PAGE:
At the end of October, Novye Izvestia reported, citing a statement by the EU Commissioner for Justice, Didier Reynders, that the EU authorities, as part of the sanctions imposed against Russia, froze the assets of almost a hundred Russian oligarchs totaling 17 billion euros. And even earlier, in June 2022, the US Treasury Department announced that it had frozen Russian assets worth $330 billion. The British authorities did not stand aside either, which froze Russian assets totaling 18.39 billion pounds ($20.95 billion).
However, the matter was not limited to this: the American publication Politico, citing an internal document of the European Commission, reports that the volume of Russian assets frozen by the European Union is already 68 billion euros. Moreover, 50 billion (73.5%) of the frozen assets fall on Belgium, 5.5 billion - on Luxembourg. In addition, Austria, Germany, Italy, Ireland and France are actively participating in the process. Of this money, Russia's national reserves are estimated to be around 33.8 billion euros, with the rest of the money owned by Russian oligarchs.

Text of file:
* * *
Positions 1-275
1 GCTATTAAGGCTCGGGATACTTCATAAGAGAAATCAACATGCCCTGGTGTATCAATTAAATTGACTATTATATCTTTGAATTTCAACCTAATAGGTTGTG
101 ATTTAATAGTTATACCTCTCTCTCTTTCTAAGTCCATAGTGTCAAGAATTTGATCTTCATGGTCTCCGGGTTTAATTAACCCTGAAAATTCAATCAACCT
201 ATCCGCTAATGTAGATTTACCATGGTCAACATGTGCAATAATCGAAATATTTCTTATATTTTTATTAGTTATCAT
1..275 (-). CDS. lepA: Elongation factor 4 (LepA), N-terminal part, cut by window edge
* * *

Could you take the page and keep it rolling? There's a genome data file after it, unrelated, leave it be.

Moreover, the European Council is preparing a new law that would make it a criminal offense to deviate from sanctions, which would greatly simplify the process of confiscating Russian assets. Moreover, the European Prosecutor's Office is going to continue to prosecute the assets of Russians who fell under the sanctions. An asset freeze is an EU "preliminary interim measure", European officials explain, while seized assets, the illegal receipt of which will be proven in court, can be appropriated to the state. It is expected that the European Union will adopt documents, based on which the frozen and confiscated assets can be used to restore the economy of Ukraine, which suffered from the hostilities.